September 29, 2017

Weekend reads: 'Saw' franchise pushes back against LGBTQ blood donation restrictions

Daily Briefing

    Ben Palmer's reads

    The next public health crusader is ... the 'Saw' franchise? Lionsgate, the movie studio behind the "Saw" franchise, is promoting the horror series' eighth installment—called "Jigsaw"—through a blood drive and online ad campaign that aim to ease restrictive blood donation regulations. Currently, FDA bars gay or bisexual men from donating blood unless they have abstained from same-sex encounters for at least a year before donation. The ad campaign, called "All Types Welcome," seeks to push back against those restrictions by dressing celebrities with large LGBTQ fan bases as scary nurses to encourage people to donate blood ahead of the movie's launch. The blood drive launches in New York City on Oct. 5, and for fans who'd like to follow up an actual blood donation with some cinematic bloodshed, "Jigaw" hits theatres on Oct. 27.

    Wu-Tang Clan has a few choice words for 'pharma bro' Shkreli. In a new single, "Lesson Learn'd," rap group Wu-Tang Clan takes aim at Martin Shkreli, the former Turing Pharmaceuticals CEO who became widely known for hiking drug prices, and who was later convicted of fraud. In the track, rapper Inspectah Deck cites Shkreli, saying, "My price hikin' like the pills Martin Shkreli sell." The song will be featured on Wu-Tang's forthcoming album "The Saga Continues," which is scheduled for release on Oct. 13.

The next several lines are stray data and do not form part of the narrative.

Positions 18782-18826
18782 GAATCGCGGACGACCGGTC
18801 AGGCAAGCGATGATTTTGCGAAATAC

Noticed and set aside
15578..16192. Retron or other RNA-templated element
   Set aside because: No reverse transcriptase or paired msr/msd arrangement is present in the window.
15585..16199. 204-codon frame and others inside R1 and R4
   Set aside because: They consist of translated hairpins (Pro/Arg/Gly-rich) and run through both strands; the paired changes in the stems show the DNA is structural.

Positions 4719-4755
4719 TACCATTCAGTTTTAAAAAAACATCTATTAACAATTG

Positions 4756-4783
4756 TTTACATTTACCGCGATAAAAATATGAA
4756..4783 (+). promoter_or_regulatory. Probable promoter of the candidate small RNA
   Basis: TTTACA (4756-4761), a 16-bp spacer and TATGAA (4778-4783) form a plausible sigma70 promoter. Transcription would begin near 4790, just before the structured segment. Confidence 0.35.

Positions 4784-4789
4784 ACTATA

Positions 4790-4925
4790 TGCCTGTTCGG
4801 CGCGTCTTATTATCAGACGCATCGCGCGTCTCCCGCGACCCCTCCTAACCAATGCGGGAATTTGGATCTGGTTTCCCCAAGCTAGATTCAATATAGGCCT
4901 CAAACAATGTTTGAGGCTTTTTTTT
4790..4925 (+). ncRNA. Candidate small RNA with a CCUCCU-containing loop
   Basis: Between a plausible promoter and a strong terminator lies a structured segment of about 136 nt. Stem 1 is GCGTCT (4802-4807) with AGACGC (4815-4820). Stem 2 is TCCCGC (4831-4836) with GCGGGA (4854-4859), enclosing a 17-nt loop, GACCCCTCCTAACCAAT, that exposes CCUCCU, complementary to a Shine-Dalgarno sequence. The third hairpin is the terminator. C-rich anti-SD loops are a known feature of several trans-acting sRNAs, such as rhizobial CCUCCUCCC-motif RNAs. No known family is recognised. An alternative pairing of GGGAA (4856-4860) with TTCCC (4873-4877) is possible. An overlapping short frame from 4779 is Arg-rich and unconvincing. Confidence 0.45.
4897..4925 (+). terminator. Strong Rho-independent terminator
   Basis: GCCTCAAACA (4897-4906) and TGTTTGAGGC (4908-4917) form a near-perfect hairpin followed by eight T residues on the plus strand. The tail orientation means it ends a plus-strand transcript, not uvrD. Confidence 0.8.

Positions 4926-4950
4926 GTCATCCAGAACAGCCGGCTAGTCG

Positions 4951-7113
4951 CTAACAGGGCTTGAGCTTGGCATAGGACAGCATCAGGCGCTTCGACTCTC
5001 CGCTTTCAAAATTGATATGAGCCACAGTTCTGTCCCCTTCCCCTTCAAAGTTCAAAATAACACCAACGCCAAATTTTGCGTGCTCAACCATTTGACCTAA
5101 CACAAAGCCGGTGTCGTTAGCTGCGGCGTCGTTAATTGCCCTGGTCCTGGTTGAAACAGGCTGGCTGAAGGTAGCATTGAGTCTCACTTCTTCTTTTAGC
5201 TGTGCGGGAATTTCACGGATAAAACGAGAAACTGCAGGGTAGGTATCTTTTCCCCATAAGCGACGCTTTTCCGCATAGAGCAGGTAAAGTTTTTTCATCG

Rachel Schulze's reads

    Score some free coffee. Today, Friday, Sept. 29, is National Coffee Day, and why not celebrate? To mark the "holiday," several chains are offering a free caffeinated treat. For instance, participating Krispy Kreme stores from Friday through Sunday will offer customers one free small iced or hot coffee per day. Cinnabon is giving away free 12-ounce coffees Friday at participating locations. And at Dunkin' Donuts on Friday, you can get a free medium hot coffee with purchase of a medium or large one.

    Why do humans yawn? There's no definitive explanation for why humans yawn, according to Orrin Devinsky, a professor in the departments of neurology, neurosurgery, and psychiatry at NYU Langone Medical Center—but there are several theories. One theory is that yawning is a reflex, like sneezing or coughing. Another is that yawning helps with breathing. Devinsky noted, "Its origins go back long ago to when our ancestors were literally living in the oceans and breathing through our gills." A third theory, is that yawning is a defense mechanism designed to show predators our teeth. 

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